There is no way to know, t hough without health testing. It's just a fact. A dog can have bad h ips and live a normal life, but pass those bad genes on to the next generation. There are lots of recessive diseases as well. Without doing the tests there is no way to know if those genes are in the bloodline. Mix 2 unknown bloodlines and who knows what you can get. It could be something as minor as missing teeth or as major as a cleft palate. What about puppies born with hernias? Those are genetic as we'll, though an over-enthusastic mother can as well.
Also, don't take "oh the vet said the hip xrays pass" as gospel. Unless you go to an orthopedic specialist, a vet isn't going to have the experience with your particular breed to give a thorough opinion.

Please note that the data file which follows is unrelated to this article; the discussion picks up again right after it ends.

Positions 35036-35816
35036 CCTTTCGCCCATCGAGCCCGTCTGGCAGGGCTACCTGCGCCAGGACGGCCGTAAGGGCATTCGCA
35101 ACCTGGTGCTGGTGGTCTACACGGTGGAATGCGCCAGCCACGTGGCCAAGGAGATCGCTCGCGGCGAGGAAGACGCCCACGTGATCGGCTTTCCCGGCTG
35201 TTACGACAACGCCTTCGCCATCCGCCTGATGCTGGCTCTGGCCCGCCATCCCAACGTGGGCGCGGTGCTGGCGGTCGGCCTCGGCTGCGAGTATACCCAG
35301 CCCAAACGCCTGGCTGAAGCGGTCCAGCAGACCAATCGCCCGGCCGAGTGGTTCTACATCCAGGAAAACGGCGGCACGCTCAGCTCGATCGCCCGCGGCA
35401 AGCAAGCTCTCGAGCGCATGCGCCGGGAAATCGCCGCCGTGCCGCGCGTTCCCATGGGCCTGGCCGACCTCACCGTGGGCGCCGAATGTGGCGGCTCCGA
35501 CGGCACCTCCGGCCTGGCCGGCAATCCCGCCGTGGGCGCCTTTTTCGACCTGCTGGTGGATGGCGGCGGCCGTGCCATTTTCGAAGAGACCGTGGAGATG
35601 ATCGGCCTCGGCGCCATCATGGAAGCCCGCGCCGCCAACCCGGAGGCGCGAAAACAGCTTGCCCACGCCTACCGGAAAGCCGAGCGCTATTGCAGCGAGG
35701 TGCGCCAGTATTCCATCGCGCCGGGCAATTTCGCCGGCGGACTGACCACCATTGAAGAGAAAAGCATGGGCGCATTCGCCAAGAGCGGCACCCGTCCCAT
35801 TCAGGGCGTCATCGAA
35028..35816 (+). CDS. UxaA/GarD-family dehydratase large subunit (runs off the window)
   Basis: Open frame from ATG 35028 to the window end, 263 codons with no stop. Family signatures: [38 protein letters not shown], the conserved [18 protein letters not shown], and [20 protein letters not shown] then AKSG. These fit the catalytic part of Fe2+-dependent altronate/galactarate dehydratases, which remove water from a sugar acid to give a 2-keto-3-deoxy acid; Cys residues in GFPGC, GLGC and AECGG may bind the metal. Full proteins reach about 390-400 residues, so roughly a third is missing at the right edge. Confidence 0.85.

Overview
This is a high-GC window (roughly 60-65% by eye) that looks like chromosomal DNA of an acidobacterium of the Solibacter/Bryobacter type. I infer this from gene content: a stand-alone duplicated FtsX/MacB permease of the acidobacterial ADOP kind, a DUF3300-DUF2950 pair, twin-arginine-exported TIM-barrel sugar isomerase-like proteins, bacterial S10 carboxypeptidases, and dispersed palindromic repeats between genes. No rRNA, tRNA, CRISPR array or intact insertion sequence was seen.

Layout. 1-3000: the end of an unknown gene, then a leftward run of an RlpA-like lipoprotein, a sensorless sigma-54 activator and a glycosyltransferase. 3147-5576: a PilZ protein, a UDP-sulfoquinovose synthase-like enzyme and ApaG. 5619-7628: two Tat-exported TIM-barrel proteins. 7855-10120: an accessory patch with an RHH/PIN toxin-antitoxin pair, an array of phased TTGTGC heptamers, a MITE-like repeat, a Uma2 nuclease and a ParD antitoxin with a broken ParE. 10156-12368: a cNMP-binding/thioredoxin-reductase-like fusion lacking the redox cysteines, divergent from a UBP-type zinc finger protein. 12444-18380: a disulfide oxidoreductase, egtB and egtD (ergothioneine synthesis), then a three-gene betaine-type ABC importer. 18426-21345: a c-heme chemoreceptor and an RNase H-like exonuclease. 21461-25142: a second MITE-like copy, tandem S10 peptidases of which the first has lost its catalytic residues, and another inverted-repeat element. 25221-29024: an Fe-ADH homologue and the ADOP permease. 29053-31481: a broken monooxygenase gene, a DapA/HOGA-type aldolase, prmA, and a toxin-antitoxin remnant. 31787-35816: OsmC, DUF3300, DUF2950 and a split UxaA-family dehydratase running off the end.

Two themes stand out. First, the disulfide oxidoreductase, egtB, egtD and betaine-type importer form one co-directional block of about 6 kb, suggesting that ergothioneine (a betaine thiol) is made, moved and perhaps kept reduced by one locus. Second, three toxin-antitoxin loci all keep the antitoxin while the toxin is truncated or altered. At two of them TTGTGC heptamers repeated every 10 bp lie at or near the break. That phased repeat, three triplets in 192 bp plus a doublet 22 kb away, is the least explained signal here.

The same applies to "oh the vet said they are healthy". That is like the elderly man who refuses to go to the doctor because he doesn't think he is sick. If you don't have any tests done, then you only have assumptions.
Temperment is more than just "mean". There is fear, prey drive, aloofness, too friendly, recovery from a startle, reaction to new people/places/things, and on and on. All of those thing have a genetic element.